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Geebung, Australia

Soleglad M.E.,PO Box 250 | Fet V.,Marshall University
ZooKeys | Year: 2010

Multiple populations of Hadrurus pinteri from Baja California Sur, Mexico have been examined. It is demonstrated that the southern populations of this species have a larger number of accessory trichobothria (neobothriotaxy) than the northern populations, numbers exceeding the maximum currently recorded for the genus. Examination of carapace and chela coloration and its patterns show a close affinity between H. pinteri and the dark phase of H. concolorous. A new morphometric ratio of the carapace is defined that distinguishes Hadrurus from Hoff mannihadrurus, further supporting the monophyly of the latter genus.©M.E. Soleglad, V. Fet.

The south-eastern subspecies of the Black-chinned Honeyeater Melithreptis gularis gularis is one of several bird species occurring in woodland and open forest habitats in south eastern Australia that have experienced serious population dcclincs in recent decades. Managing for the conservation of the Black-chinned Honeyeater, or decision-making with respect to the species in relation to development assessment, may be hindered by large gaps in our understanding of its basic biology and its low dctcctability. This study examined the floristic assemblages at locations at which the species has been recorded in the greater Brisbane region. Within the study area, the Black-chinned Honeyeater appears to be a habitat specialist, particularly favouring open forests in which Eucalyptus moluccana is a dominant species. It was also recorded in open forests dominated by Corymbia henryi and Eucalyptus fibrosa subsp. fibrosa.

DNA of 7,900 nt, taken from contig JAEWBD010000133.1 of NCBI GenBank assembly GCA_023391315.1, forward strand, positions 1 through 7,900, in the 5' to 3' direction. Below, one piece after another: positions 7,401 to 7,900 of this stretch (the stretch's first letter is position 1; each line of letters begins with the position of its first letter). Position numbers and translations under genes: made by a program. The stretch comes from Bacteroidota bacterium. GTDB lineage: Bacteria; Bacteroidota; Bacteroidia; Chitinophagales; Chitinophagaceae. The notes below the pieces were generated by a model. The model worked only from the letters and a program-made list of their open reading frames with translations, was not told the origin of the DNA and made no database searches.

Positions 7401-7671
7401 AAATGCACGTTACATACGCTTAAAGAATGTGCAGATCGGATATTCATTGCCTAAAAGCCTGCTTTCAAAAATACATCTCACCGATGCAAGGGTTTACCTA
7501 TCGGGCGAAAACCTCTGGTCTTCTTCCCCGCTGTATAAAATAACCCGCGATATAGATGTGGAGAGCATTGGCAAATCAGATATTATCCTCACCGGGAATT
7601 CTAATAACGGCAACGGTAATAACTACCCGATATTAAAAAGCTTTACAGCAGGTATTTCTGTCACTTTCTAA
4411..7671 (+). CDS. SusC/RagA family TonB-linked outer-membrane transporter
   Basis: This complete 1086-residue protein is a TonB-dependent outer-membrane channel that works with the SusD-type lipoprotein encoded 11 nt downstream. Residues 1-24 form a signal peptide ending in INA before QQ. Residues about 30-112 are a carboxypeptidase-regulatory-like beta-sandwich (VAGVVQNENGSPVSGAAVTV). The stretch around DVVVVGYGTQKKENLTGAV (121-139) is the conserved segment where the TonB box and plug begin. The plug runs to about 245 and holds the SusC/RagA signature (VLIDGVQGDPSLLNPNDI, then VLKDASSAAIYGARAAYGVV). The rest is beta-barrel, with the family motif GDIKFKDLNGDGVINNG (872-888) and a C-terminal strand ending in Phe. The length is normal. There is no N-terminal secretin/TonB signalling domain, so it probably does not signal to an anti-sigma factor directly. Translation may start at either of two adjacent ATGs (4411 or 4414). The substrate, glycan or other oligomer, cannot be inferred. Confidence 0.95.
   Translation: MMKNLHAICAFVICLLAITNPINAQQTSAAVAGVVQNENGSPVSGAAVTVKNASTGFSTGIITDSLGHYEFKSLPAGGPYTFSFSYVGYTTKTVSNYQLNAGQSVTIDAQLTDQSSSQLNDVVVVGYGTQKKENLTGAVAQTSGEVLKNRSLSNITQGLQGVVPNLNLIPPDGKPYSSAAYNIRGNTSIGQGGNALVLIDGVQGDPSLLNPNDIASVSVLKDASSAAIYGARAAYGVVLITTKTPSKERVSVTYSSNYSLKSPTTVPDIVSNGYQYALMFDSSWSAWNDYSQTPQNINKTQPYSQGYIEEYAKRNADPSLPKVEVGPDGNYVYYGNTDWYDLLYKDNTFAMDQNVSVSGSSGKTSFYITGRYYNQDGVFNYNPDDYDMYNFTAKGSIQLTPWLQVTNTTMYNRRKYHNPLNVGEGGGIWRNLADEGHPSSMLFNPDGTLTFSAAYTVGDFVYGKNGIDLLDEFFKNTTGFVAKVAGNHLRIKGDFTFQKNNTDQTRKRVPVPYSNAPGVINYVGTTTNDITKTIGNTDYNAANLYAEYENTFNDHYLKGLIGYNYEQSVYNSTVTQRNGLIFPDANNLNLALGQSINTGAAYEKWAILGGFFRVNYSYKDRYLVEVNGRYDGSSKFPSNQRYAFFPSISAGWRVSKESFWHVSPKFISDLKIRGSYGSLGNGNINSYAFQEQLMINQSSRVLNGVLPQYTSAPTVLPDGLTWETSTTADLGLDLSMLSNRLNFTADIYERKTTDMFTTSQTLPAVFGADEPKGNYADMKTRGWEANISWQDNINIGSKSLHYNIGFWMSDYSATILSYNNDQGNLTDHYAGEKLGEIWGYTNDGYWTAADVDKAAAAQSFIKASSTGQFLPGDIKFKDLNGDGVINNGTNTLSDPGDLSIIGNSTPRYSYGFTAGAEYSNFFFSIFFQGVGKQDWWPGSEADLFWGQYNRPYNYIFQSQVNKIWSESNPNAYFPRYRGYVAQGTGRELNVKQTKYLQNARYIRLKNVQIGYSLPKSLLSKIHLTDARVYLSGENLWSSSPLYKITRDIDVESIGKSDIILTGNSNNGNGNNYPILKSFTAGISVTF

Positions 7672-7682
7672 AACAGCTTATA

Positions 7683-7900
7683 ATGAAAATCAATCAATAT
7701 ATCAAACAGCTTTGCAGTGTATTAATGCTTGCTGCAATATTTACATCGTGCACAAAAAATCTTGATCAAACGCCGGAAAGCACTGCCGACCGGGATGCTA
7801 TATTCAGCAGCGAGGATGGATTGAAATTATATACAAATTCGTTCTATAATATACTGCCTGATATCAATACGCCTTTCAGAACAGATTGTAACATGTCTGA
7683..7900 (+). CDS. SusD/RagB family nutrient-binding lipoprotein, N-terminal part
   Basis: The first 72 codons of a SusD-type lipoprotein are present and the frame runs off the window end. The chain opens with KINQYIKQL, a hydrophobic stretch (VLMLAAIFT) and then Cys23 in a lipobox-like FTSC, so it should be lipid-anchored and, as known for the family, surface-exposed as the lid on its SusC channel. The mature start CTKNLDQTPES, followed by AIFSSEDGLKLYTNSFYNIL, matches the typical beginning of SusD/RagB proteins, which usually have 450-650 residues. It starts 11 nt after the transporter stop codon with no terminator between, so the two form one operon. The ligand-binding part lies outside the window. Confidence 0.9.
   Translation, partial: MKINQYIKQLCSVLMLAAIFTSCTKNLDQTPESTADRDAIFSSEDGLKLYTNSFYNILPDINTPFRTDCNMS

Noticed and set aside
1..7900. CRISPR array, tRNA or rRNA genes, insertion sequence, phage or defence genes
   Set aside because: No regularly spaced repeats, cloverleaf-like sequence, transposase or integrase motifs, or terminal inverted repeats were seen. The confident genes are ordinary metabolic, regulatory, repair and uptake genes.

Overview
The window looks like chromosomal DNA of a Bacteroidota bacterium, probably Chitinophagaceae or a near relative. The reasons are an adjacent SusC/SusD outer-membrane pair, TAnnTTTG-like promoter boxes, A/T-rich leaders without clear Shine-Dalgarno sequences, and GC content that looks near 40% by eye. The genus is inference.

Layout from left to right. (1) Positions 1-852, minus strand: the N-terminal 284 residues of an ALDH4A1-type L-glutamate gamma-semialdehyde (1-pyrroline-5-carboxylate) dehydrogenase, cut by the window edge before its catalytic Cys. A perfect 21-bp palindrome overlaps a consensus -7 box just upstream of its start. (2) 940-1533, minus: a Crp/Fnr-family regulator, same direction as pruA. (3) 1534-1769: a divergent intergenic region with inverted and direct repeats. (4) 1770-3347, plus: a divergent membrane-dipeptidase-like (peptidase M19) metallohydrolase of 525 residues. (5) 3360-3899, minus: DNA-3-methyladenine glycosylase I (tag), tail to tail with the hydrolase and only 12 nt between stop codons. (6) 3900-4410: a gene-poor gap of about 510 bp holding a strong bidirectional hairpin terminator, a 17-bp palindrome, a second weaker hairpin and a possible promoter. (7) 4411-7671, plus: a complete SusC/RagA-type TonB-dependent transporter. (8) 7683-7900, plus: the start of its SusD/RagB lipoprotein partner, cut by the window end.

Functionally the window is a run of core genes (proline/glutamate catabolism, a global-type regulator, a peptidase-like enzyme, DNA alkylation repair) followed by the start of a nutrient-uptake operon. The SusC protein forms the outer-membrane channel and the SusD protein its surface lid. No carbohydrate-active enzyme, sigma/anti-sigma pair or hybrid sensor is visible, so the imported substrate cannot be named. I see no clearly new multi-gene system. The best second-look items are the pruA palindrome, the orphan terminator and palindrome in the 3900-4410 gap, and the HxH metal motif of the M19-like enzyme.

Declines in populations of woodland birds in southern Australia have generally been attributed to historical and ongoing reductions in the area of tree cover and increasing fragmentation of timbered remnants. The extent of native grassy ground cover has received much less attention in studies of fragmentation despite the fact that a large proportion of declining woodland bird species forage predominantly within this stratum. In this study, records of the south-eastern subspecies of the Hooded Robin (Melanodryas cucullata cucullata), a subspecies formally recognised as threatened in New South Wales, were examined in relation to vegetation structure and configuration in the NSW South Western Slopes Bioregion. Logistic regression models were constructed using a presenceabsence dataset derived from Atlas of NSW Wildlife records and recent bird surveys and a small number of variables representing broad categories of native vegetation cover, including grassy ground cover. The models indicate a positive association between the presence of the Hooded Robin and the edges of open vegetation dominated by ungrazed or lightly grazed grassy ground cover in which species of native perennial tussock-grass predominate, adjoining timbered native vegetation cover, on moderately deep to deep soils. The study highlights the need to account for the range of vegetation types and conditions in variegated landscapes when investigating the habitat requirements of declining woodland birds, rather than relying on a simple binary 'woody/non-woody' classification. © 2010 Royal Australasian Ornithologists Union.

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